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Quick thoughts on intermittent stalling

1729 Views 9 Replies 6 Participants Last post by  MegNMoo
2006 2.5L Automatic Beetle

My wife's new to us beetle dies from time to time when slowing to a stop or when stopped at idle.

I get codes P0101 (MAF out of range), P0172 (rich), and P2279 (leak in intake system)

To me, these point to an air/vac leak but I would expect a leak to cause a lean condition not a rich condition so I am a bit confused. I have not dug in too deep looking for vac leaks but did not see or hear anything glaringly obvious.

Could anyone supply some direction or are there any common faults I should look into first based on these codes and conditions.

Thanks for the help for a new member and 1st time poster!
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Rich conditions are rare, usually only when the EVAP system has a problem.

Also many of the Rich codes can be misleading.

See if you can get a reading on Fuel Trims as these should give you an idea if the P0172 code is likely correct.

The MAF out of range could be causing the rich condition. See if you can get a Grams/Second reading on the MAF at idle and also see if the OBDII tool will display engine load. If you can get the engine load to display over 100% when driving only slightly spirited, then the MAF may somehow be OVER reporting the airflow, which is VERY uncommon.
I'm only going to say it once....crank shaft position sensor is dying.......ALL of your codes are meaningless because the crank shaft sensor is failing and causing the car to go rich etc......I've mentioned this in multiple posts in the past. Simple fix. Once you mention car dies when stopping at red lights or just before starting to get going when the light turns green its always the sensor. Plagues all New Beetles ALL model years eventually the sensor goes. Codes don't show for it. The situation becomes dangerous as cars think your about to go but you never do and the car dies on the spot with everyone beeping around you.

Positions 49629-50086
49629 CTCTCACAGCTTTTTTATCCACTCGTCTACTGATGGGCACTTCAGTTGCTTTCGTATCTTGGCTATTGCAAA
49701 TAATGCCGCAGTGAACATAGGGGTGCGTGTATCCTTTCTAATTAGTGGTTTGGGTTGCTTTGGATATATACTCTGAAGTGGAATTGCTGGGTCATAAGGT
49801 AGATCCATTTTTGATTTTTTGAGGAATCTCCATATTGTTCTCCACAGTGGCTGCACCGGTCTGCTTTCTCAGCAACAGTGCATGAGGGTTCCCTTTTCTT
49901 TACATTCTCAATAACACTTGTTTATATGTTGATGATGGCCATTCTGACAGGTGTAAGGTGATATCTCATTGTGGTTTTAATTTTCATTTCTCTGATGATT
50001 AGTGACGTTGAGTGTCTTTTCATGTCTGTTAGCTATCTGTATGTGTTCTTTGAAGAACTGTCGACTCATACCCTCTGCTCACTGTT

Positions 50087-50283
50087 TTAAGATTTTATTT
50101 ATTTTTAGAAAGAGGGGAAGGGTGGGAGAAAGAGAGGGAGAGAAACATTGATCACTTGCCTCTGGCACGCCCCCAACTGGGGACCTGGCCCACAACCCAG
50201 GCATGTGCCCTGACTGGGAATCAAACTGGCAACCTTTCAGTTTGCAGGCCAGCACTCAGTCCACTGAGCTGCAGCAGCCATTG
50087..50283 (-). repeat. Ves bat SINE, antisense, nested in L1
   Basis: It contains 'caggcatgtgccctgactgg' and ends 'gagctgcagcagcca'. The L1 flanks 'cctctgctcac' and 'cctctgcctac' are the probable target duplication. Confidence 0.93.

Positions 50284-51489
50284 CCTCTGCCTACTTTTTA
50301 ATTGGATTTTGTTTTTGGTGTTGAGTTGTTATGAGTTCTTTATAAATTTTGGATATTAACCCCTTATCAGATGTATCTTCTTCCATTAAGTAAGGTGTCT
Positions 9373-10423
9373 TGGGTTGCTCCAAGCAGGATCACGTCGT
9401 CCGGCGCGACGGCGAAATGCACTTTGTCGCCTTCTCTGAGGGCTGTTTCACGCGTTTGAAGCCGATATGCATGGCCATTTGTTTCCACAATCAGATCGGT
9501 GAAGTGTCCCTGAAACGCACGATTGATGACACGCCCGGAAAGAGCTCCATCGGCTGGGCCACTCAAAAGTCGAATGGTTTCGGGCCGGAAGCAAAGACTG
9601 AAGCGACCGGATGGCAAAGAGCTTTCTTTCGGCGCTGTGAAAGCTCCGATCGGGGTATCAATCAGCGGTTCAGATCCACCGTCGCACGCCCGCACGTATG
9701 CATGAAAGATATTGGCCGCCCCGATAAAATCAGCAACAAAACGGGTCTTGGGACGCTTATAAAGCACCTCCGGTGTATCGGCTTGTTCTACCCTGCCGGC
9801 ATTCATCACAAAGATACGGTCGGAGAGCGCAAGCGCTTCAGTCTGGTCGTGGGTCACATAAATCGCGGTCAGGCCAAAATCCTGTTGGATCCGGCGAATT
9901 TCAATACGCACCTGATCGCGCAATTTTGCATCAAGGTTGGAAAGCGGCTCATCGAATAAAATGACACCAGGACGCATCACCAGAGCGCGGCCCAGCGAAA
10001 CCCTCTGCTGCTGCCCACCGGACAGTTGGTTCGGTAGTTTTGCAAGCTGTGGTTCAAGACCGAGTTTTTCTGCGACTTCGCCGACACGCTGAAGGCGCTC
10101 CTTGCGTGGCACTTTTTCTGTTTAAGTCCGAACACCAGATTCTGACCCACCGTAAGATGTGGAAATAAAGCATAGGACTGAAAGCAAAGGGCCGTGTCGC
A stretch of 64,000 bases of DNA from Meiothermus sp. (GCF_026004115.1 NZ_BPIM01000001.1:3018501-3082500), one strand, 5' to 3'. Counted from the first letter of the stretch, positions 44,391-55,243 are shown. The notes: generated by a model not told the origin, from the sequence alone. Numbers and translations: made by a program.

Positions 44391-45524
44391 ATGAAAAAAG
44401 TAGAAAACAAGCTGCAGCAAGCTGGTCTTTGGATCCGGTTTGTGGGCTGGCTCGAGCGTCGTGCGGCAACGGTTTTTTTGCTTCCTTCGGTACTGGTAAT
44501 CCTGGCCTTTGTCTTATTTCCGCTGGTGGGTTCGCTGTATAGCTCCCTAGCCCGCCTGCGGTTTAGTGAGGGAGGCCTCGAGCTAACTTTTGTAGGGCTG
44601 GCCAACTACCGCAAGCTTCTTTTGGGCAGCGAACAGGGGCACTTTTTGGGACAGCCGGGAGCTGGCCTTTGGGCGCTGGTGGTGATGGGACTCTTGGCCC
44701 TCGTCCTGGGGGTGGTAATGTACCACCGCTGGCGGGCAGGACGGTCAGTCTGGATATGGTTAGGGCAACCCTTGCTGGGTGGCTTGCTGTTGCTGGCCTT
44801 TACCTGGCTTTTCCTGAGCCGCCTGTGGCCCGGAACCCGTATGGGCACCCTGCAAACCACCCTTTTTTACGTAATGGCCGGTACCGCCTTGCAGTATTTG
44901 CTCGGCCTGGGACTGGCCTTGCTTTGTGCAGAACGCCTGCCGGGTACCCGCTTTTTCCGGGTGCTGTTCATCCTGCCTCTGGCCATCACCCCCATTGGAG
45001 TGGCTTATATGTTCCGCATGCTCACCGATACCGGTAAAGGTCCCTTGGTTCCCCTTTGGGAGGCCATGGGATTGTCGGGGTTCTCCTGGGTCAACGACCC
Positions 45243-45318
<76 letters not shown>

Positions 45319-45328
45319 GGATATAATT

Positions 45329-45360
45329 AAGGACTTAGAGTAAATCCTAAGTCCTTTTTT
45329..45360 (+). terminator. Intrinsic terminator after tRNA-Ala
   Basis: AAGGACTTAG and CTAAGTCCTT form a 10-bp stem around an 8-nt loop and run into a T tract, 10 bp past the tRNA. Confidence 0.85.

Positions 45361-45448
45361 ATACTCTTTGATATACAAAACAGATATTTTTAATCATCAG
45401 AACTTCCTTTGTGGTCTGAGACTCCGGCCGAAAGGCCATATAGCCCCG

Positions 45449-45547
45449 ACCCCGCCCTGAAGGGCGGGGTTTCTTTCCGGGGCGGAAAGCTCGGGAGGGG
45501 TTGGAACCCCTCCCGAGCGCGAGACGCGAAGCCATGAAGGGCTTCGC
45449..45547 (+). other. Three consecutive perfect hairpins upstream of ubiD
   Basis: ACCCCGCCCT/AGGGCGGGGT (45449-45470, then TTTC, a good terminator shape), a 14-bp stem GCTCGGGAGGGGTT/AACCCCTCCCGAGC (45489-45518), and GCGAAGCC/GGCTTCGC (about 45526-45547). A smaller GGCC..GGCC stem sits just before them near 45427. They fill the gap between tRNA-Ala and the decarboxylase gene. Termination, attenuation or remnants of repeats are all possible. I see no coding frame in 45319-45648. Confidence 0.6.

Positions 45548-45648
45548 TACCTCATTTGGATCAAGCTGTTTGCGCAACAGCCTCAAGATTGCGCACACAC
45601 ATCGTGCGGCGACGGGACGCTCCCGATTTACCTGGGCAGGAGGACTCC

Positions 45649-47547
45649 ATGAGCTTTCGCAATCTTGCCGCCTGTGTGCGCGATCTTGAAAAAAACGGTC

My car is experiencing the same thing (minus the stalling). She is running very rich and threw a code saying something along the lines of "Crankshaft sensor A" being bad. I've heard these are a bear to change, but I cannot find anything on this site detailing the replacement. Could you point in the direction for more information about this?
There is indeed information on this site on replacing the engine speed sensor. I know because I put it there:

The part is called a crank shaft sensor NOT a speed sensor. The speed sensor is a part associated with the transmission NOT the engine block. The description in the link is correct though, just the name is wrong; and no you don't need to remove the oil cooler it is quite easy to get to with the socket. Replace with only a Bosch sensor, other sensors have problems with the New Beetle ECU recognizing them. Check eBay or wherever and search for New Beetle Bosch CRANK SHAFT SENSOR.
If you want to find the correct BOSCH sensor/parts; use the official auto parts finder (be sure to get your engine code off your timing belt cover/sticker):

Bosch Vehicle Part Finder
The part is called a crank shaft sensor NOT a speed sensor.
"Engine Speed Sensor" is indeed correct. It is the name used by the VW service manuals. The function of the part is a crankshaft position sensor, but VW has chosen to name it "Engine Speed Sensor." The sensors in the automatic transmission are called "Transmission Vehicle Speed Sensor" and "Vehicle Speed Sensor."

I agree it is confusing, but if you want to use the name that the manufacturer has given their own part, then you will call it the "Engine Speed Sensor."
Beautiful! I found in the Haynes manual the Engine Speed Sensor and it appears the be the correct part. Thank you for the information.
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